Interviewing as Exploratory Testing

I’ve been doing a bit of interviewing lately for additions to our team. This is how I model the interview.

I think of the interview as an exploratory test session (or series of test sessions depending on your interview model) and each question as a test idea to explore. Testers should be really good at interviewing because they’re skilled and practiced at predicting failure and testing for it. This is what I’m trying to do in an interview.

I’m learning and adapting as I proceed through the interview, coming up with new ideas for interview questions for the candidate based on what I’ve learned from the previous interactions. For example:

We may be running a hands on test exercise to explore knowledge around performance testing, then the candidate may mention something about the code in one of the responses that alerts me to a new “feature” of the candidate to explore. Perhaps I find out they know something about the technologies used in the application they’re testing, this prompts me to find out how much they know about the technologies involved and perhaps their experience with white box testing. Or perhaps they reveal to me in their response some very egregious assumptions and we explore that line of thinking to find out if there is maybe some one-off reasonable explanation for this or if it’s more likely a larger threat to the value they can provide.

The point of the interview is to expose value and any critical risks in the candidate that would either cause us to go with another candidate, or at least go into the hiring process with open eyes: understanding what we’re getting into with regards to expectations we can reasonably have of the candidate, what we’d be willing to pay for the candidate and feel satisfied we’re getting a solid ROI, how much and what kind of training the candidate will require, etc…

Just like a test session, I am well-served by having a clear idea of my chartered objective, ensuring the team understands it (if it’s a group interview), and debriefing afterwards with the interview team or hiring manager so we can decide if we met the objective and how much further interviewing needs to be done.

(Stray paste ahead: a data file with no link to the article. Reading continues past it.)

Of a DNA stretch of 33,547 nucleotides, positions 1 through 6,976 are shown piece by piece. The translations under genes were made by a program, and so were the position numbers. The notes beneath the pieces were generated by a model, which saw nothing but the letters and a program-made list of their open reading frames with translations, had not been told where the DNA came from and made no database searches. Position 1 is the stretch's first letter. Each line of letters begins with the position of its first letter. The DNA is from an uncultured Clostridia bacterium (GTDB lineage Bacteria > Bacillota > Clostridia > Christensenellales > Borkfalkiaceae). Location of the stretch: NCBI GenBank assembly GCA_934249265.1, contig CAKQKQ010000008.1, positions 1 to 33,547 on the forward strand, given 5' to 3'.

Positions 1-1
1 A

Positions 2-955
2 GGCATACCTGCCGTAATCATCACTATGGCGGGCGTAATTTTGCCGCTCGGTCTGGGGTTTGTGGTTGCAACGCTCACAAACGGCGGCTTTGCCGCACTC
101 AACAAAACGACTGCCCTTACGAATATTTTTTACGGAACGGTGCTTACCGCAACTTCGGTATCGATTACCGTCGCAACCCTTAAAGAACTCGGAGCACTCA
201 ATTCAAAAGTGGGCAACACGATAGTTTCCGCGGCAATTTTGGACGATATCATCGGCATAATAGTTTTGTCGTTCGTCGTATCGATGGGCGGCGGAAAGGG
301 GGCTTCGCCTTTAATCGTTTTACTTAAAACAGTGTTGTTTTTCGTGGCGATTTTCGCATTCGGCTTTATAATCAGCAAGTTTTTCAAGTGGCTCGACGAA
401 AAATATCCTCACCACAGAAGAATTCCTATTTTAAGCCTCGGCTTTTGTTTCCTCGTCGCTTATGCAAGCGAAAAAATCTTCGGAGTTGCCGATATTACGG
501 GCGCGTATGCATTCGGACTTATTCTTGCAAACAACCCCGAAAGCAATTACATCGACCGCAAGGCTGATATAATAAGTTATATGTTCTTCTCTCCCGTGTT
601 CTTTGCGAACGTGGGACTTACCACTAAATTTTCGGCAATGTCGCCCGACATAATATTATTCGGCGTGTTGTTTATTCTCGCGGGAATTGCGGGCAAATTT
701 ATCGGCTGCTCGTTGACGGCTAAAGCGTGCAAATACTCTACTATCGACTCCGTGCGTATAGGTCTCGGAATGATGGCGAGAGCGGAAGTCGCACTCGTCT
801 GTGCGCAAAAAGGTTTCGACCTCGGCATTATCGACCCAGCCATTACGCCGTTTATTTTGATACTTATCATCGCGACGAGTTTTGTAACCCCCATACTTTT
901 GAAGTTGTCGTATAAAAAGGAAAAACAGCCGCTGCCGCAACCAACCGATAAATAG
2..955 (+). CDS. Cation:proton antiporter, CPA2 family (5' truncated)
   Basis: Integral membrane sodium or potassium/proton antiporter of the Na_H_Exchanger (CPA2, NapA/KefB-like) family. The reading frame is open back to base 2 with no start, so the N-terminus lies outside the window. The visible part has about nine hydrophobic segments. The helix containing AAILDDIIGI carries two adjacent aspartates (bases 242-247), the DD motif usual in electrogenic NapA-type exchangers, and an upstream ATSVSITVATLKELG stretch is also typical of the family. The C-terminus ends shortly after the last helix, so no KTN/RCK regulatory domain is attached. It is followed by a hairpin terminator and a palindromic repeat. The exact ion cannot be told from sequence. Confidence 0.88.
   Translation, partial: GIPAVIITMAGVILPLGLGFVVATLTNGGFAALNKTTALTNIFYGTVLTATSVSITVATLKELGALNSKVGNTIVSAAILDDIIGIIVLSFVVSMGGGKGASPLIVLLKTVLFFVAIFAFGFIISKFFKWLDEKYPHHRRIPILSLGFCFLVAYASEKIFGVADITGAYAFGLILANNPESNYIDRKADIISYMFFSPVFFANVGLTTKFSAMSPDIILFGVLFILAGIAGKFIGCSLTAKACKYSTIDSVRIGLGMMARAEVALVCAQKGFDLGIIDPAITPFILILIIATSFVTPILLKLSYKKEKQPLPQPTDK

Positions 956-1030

So, if you’re just reading off a list of canned questions, you’re really missing out on a great opportunity to dynamically explore the risks and values your candidate presents.


About David Slick

Agile software QA and delivery manager, trying to learn all I can, think critically, and build great software. View all posts by David Slick

4 responses to “Interviewing as Exploratory Testing

  • Vernon Richards

    So as with testing, how do you deal with things like, coverage, staying on charter vs going off charter, do you view the interviewee as a stakeholder, maybe the “system” (read interviewee!) isn’t in a “good” state to be tested? Stuff like that.

    Also since I’ve rarely been on your side of the table, I wonder if it would help for the person being interviews to view it as an exploratory exercise too? I’m thinking it probably would.

    • Trevor Wolter

      This is a really interesting way to conceptualize interviewing. I had never thought of it this way before but the model fits with what I consider to be a good interview: one that is conversational and not just a strict question and answer session.

      So Vernon, to your questions, this is how I would reply:
      Coverage – you have your standard set of questions/topics to explore but you allow the conversation to drive the interview. In other words you have the list to make sure you ask the things you want to ask but you don’t ignore other important questions as they come up.
      Going off charter – yes the conversation can deviate and that’s a good thing because it can expose useful information but just as in testing software, it’s a judgement call if and when to redirect the coversation. Is the tangent relevant to the purpose of the interview? Is it something to take note of and come back to later?
      The stakeholder – I would say that both the intereviewer and the interviewee are stakeholders in their own right: The interviewer needs to make sure that the interviewee is the right fit for the company meanwhile the interviewee needs to make sure the compnay is a good fit for him.
      System ready for testing – If the intereviewee is not in a state to be tested, the interview should end immediately because that’s the whole point. Interviewing is expensive and it’s disingenous to continue an interview where it’s apparent that it won’t result in progress forward.

      • David Slick

        Good questions Vernon, and I agree with all of your responses Trevor. Appreciate the thoughts.

        As far as the interviewee’s perception, I believe this is also a useful tool for them. If you are able to charter and drive the interview with your questions/comments, actively learn what the company/interviewer are looking for and respond with revelations from your experience that demonstrate your abilities and your fit for the company, as an interviewer, I would be very impressed. This also puts you in more control of the interview but in a positive way. The interviewer is getting what they need without having to pull it out of you. This can be especially helpful if there are inexperienced interviewers on your panel.

        With respect to the “system ready for testing” comment. This is a delicate balance. You want to optimize your time in productive analysis of the candidate (or of the company if you’re the interviewee) but at the same time make sure that you’re spending enough time to get a good lay of the land. It’s important you don’t make a premature judgment.

  • Five Blogs – 13 April 2012 « 5blogs

    […] Interviewing as Exploratory Testing Written by: David Slick […]

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